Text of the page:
Ability to dynamically control the cell proliferation is crucial for homeostasis maintenance in multicellular organisms. There are three main cellular states, proliferative, quiescent and senescent, and each cell has to integrate different environmental cues in order to keep the homeostasis.
Disruption of this balance leads to pathological conditions such as cancer. However, even cancer cells have to be able to regulate the transition between proliferation and quiescence in order stimulate the metastatic spread or to survive environmental stress (such as low nutrients or therapy).
The research project aims to investigate the hypothesis that cell quiescence is actively maintained state, not a passive one that is caused by the lack of pro-proliferative signaling. Tumors maintain balance between proliferative and dormant cells and the ratio is altered in response to therapy or foreign site colonization. Moreover, recent evidence implies that individual quiescent cells have different reawakening potential implying the existence of subpopulations of quiescent cells, which may depend on the signals coming from their microenvironment.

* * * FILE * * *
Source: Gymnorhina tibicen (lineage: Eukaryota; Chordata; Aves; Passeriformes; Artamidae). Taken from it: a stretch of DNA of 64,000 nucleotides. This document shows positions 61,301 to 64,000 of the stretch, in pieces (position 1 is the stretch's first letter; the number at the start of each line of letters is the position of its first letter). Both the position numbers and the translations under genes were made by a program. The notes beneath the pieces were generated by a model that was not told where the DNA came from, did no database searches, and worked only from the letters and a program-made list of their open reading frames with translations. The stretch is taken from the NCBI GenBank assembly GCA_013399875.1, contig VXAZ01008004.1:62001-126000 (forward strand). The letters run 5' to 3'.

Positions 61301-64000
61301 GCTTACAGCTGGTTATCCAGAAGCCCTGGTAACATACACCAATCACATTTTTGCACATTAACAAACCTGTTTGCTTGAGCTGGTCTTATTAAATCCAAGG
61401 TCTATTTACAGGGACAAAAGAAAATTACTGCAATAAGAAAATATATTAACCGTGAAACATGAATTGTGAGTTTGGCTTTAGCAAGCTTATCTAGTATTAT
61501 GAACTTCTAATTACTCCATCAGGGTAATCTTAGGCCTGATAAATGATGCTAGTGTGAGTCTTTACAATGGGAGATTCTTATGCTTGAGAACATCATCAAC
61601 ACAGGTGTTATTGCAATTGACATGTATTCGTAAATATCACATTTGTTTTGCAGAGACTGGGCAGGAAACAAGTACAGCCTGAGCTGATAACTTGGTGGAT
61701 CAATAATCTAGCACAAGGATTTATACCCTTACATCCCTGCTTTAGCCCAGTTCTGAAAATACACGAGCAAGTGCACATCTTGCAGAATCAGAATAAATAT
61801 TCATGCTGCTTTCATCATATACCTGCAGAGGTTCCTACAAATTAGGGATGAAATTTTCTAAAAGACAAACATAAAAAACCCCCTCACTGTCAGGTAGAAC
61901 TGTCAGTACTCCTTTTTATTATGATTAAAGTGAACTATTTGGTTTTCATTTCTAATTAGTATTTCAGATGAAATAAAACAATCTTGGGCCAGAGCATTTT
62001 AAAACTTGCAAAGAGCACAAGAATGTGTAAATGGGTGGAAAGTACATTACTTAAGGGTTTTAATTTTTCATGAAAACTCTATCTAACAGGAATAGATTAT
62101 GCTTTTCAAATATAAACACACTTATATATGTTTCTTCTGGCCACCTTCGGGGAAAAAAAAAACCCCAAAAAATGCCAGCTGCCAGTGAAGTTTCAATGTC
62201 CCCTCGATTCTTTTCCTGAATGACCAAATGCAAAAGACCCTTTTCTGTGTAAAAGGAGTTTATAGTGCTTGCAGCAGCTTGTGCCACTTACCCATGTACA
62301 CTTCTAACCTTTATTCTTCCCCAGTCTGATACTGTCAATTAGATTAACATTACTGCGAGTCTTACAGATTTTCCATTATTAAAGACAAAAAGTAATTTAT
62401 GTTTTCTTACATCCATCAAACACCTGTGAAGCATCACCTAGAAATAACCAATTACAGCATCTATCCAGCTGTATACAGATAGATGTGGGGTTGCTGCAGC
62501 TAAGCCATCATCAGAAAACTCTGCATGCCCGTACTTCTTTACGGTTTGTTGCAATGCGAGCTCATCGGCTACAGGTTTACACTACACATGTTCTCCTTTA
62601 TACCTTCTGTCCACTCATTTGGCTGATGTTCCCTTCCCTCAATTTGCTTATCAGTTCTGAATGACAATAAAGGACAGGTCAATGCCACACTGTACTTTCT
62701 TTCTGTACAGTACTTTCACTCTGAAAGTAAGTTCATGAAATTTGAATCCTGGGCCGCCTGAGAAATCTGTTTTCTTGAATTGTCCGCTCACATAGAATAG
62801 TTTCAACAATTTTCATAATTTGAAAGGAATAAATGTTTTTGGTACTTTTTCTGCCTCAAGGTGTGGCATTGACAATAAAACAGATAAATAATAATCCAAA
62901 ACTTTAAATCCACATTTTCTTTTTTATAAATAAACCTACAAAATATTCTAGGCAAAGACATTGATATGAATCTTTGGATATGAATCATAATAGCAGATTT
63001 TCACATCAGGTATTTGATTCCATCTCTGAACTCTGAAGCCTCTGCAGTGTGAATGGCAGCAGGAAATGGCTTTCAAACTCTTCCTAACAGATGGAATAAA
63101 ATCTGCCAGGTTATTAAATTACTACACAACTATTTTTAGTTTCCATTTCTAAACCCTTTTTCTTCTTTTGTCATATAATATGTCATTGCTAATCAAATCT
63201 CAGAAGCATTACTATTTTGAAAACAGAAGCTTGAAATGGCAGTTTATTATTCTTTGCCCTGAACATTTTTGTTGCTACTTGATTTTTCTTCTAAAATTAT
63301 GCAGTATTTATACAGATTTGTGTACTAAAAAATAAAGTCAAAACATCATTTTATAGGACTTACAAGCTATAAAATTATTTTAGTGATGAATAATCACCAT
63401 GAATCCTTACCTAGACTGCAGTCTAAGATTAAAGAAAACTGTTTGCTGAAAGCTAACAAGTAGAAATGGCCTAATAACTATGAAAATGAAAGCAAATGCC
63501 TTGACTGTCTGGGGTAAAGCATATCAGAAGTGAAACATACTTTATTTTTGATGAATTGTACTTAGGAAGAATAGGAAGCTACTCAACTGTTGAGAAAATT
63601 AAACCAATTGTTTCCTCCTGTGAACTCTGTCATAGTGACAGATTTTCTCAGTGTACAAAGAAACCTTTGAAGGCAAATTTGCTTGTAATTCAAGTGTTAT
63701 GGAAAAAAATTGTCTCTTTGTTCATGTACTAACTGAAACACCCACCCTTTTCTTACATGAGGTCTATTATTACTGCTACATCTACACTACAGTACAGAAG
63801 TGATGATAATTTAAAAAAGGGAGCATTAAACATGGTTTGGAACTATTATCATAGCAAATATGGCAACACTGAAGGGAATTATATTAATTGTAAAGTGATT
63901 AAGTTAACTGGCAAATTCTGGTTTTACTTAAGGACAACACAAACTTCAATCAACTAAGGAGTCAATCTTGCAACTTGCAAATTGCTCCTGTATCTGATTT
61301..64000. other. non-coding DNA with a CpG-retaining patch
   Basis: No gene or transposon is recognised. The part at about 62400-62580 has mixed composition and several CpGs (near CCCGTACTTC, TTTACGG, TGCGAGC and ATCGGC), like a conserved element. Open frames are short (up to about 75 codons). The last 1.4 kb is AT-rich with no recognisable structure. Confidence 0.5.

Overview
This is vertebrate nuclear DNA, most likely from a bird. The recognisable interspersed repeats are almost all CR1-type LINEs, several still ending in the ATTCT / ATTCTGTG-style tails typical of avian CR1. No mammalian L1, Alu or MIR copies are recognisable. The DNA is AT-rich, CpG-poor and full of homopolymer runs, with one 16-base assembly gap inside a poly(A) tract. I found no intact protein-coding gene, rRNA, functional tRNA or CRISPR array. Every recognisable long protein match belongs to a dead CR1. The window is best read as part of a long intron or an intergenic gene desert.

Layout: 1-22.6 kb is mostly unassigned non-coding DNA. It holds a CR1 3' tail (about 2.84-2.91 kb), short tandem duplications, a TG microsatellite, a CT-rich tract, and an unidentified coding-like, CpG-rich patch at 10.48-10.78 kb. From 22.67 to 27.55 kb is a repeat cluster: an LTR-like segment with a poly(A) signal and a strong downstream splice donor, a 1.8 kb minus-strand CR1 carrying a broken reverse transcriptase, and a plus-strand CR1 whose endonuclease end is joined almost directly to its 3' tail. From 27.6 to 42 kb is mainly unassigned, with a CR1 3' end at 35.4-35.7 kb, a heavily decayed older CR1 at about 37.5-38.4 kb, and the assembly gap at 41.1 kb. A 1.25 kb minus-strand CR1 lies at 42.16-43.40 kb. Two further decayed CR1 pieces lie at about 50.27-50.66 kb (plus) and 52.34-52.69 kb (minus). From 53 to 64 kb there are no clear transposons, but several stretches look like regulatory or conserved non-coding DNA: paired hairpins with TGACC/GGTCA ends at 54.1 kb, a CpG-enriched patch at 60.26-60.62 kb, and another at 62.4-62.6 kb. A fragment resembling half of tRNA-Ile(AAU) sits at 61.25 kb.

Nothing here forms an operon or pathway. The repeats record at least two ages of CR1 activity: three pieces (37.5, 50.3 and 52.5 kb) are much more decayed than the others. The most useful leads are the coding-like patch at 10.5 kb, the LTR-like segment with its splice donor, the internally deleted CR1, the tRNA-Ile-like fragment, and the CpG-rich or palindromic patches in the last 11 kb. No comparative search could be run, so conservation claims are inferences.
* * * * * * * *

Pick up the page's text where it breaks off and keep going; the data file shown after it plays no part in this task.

The research will focus on two interconnected areas. First one would be mapping the molecules and signals that plays crucial role in communication between the quiescent and proliferative cells (cell to cell contacts, paracrine, autocrine signaling, ECM molecules). Second line of research would be characterization of signaling pathways governing the transition between proliferative and quiescent state. As a model, we will use clinically challenging, triple negative breast carcinoma (TNBC) cells because of their ability to remain quiescent for extended period of time and give rise to tumors years after eradication of primary tumor.
Methodologically, we will utilize CRISPR/Cas9 technology, 3D organoid cultivation, advanced MS-based proteomics, bulk and scRNA seq and samples from patients.